Risk Management is critical/very important for contractors. The construction industry is a lot riskier than other industries. I have had several companies go out of business because of a tragic claim. If you have a death or major bodily injury claim, the workers compensation insurance company or survivors might sue you repeatedly. There are armies of attorneys out there that take these cases on a contingency basis. If you have a tragic event happen, you may have to dissolve your business and start a new one in order to shed that legal liability. It is an unfortunate occurrence but this happens often.
What happens to the completed operations risks when you want to retire? Retirement possess its own sets of risks. If you shut down your sole proprietorship and then have a claim what happens? Are you liable? Unfortunately, if you are a sole prop you may still be liable for your projects.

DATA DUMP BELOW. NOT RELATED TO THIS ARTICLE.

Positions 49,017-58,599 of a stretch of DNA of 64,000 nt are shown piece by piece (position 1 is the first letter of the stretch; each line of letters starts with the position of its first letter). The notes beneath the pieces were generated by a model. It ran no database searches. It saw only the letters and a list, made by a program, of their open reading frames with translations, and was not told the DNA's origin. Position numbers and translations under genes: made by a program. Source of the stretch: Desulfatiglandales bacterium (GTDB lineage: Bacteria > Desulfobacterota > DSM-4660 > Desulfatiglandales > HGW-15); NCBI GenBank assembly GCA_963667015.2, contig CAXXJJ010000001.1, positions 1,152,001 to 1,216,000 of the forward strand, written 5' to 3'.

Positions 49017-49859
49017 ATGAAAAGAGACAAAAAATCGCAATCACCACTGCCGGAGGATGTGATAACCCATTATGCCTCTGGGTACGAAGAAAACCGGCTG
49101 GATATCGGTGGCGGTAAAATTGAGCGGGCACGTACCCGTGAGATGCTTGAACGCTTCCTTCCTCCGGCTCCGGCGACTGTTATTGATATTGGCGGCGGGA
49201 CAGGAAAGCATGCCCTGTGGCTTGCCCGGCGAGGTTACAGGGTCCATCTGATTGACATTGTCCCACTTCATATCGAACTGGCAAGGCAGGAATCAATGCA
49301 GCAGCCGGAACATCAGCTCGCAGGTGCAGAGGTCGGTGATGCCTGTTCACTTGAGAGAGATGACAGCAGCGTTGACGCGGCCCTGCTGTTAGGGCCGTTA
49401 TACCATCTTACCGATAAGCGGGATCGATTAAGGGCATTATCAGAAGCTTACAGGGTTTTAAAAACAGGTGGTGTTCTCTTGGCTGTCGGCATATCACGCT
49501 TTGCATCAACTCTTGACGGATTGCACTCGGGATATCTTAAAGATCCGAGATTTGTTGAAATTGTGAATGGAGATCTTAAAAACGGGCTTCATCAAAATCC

Being a sole proprietorship and having a claim after you retire puts your personal assets on the line. If you form a limited liability corporation for your construction business and then you dissolve the business you would no longer be liable.
There are also many tax advantages for small businesses. You have several options. You can choose to file as a sole prop by default or you can file a Form 2553 and elect to be taxed as an s corp. You get to “pass through” all the expenses like materials, labor, and/or sales taxes and then pay taxes on the net income only on your personal returns. We advise our contractors to speak with a CPA about their specific situation. Also certain retirement accounts like a SEP-IRA, or self employed individual retirement account, allow contribution of up to 25% of gross sales which can be a lot more than the individual IRA contribution limits ($5,500 normally , $6,500 if you are over age 50). The increased limit on retirement accounts can further push down your LLC’s income prior to becoming your personal income.